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Auction 268  8-9 Feb 2023
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5 days 2 hr 34 min

Estimate: 100 000 GBP
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E.I.C. Bombay Presidency

An exceptional and excessively rare Bombay gold 15 Rupees, 1770


East India Company, Bombay Presidency, Early coinages: English design, gold 15 Rupees, 1184h/1770, sikka mubarak sanah 9 alamgir badshah ghazi sanah 1184 [Auspicious coin of the 9th year of Alamgir, the victorious emperor, 1184], rev. bombay 1770 in two lines, floral ornaments above and at sides, 15 rup.s in exergue, 10.97g/6h (Prid. 7 [not in Sale]; Stevens 2.96; KM. 186; F 1550). A superb coin, extremely fine and well-struck, excessively rare £100,000-£150,000

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Provenance: Lady Duveen Collection, Glendining Auction (London), 29-30 September 1964, lot 564
R.J. Ford (Detroit, MI) Collection [from Baldwin (London)]
Wolfson Trust Collection, Sotheby Auction (London), 13 February 1986, lot 314
'Skanda' (L.B. Brilliant) Collection, Spink/Taisei Auction 9 (Singapore), 20 February 1991, lot 619
Bt May 1999.

Owner's ticket and envelope.

It is believed that only three other specimens are known:
1). British Museum 1844-4-25-49, ex T. Thomas Collection, Part I (lot 1042), the Pridmore plate coin;
2). Ex P.J.E. Stevens Collection, Part V (Horizon I, lot 116), illustrated on website, Sir John Wheeler Collection (lot 70), J.W. Garrett Collection, Part I (lot 520), Collection...d'un Amateur Distingue à Bombay (Jacques Schulman Auction 163, 22-3 May 1928, lot 776);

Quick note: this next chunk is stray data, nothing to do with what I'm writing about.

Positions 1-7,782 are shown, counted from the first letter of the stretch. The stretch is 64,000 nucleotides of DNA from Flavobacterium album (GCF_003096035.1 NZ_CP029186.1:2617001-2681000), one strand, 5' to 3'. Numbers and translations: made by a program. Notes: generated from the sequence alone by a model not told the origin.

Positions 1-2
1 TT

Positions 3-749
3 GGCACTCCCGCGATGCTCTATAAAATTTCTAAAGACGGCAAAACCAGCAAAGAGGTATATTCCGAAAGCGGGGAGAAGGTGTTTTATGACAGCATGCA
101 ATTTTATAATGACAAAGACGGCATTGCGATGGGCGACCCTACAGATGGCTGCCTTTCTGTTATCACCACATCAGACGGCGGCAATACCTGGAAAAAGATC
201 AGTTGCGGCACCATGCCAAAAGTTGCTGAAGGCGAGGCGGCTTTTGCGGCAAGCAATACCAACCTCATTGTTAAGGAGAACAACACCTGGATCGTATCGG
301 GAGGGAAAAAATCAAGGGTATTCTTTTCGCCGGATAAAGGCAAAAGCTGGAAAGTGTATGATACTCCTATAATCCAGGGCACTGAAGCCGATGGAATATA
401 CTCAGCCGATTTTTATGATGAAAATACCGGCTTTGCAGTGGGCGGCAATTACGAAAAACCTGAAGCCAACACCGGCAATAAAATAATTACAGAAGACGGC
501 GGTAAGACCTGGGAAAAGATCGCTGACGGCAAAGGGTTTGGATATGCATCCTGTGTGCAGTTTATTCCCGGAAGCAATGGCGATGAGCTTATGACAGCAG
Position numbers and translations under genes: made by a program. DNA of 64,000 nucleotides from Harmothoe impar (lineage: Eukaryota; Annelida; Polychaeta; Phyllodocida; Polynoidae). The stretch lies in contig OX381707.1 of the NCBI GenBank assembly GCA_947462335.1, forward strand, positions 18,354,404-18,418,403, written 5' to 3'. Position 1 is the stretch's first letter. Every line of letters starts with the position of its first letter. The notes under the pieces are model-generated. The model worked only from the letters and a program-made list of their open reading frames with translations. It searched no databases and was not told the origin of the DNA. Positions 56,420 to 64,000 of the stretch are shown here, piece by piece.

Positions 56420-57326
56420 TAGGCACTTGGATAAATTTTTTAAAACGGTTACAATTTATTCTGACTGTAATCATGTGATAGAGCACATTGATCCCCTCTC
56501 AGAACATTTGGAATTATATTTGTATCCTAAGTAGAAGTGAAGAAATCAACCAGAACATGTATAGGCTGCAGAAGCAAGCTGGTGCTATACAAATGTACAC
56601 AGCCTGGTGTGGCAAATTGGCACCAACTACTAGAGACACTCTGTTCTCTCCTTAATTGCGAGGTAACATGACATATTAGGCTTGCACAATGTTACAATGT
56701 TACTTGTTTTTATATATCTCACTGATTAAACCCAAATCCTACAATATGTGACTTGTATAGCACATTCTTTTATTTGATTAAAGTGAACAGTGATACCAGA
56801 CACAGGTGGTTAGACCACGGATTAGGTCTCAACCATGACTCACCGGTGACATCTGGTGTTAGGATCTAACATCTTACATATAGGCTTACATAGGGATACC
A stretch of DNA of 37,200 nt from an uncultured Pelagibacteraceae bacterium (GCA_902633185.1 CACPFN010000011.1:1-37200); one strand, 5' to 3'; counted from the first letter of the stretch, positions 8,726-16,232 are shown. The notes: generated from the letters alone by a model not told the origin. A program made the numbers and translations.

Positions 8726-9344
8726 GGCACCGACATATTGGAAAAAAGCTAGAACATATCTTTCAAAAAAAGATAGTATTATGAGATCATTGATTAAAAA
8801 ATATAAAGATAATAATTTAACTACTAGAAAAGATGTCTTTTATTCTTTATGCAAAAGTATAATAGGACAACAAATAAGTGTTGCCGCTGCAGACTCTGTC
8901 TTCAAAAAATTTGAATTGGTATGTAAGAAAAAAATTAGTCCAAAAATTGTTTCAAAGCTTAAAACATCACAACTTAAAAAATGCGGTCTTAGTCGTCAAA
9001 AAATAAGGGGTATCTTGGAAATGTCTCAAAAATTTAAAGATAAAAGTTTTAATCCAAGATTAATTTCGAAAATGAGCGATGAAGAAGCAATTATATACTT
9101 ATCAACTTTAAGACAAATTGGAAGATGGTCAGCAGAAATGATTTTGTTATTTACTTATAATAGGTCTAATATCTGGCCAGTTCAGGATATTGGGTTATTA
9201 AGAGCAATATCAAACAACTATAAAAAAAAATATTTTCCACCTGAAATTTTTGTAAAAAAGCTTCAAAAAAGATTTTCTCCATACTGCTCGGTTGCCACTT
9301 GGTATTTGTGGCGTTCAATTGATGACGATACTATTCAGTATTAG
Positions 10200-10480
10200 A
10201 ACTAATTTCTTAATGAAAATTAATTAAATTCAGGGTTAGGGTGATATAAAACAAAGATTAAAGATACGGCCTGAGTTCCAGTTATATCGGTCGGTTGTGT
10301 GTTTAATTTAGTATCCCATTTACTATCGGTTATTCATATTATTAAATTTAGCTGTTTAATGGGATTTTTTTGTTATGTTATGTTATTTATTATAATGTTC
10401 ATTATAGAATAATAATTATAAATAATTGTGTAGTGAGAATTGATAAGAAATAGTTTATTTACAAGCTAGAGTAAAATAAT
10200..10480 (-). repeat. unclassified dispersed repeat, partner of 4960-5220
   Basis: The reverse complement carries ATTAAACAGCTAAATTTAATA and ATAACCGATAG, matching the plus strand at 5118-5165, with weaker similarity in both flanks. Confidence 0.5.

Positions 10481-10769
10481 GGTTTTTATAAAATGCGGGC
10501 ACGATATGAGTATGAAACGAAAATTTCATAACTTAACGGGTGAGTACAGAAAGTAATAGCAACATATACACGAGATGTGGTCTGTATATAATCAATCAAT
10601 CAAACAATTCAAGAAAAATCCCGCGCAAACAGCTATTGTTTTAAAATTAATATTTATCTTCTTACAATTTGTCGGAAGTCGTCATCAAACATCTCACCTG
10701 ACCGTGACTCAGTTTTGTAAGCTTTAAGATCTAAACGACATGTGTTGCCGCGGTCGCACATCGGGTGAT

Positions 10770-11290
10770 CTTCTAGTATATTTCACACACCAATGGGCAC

3). Ex Numismatica Genevensis Auction 8, 24 November 2014 (lot 310), Numismatica Genevensis Auction 4, 11 December 2006 (lot 698), Collection...d'un Amateur Distingue à Bombay (Jacques Schulman Auction 163, 22-3 May 1928, lot 775).

With difficulties in the silver currency of Bombay still ongoing, the Governor, Thomas Hodges (†1771) proposed a new gold issue that took into account the advantages of coining gold rather than selling it as pure bullion. The 1765 gold coins had met with some resistance because they carried the Company's arms, so Hodges proposed introducing a new coin, the Bombay, with Persian legends on the obverse. These legends copied those on the contemporary rupees, naming the deceased emperor 'Alamgir II, rather than the name and titles of Shah 'Alam, which perhaps was indicative of the Company's preference to follow a directive made to the Surat Council in February 1760
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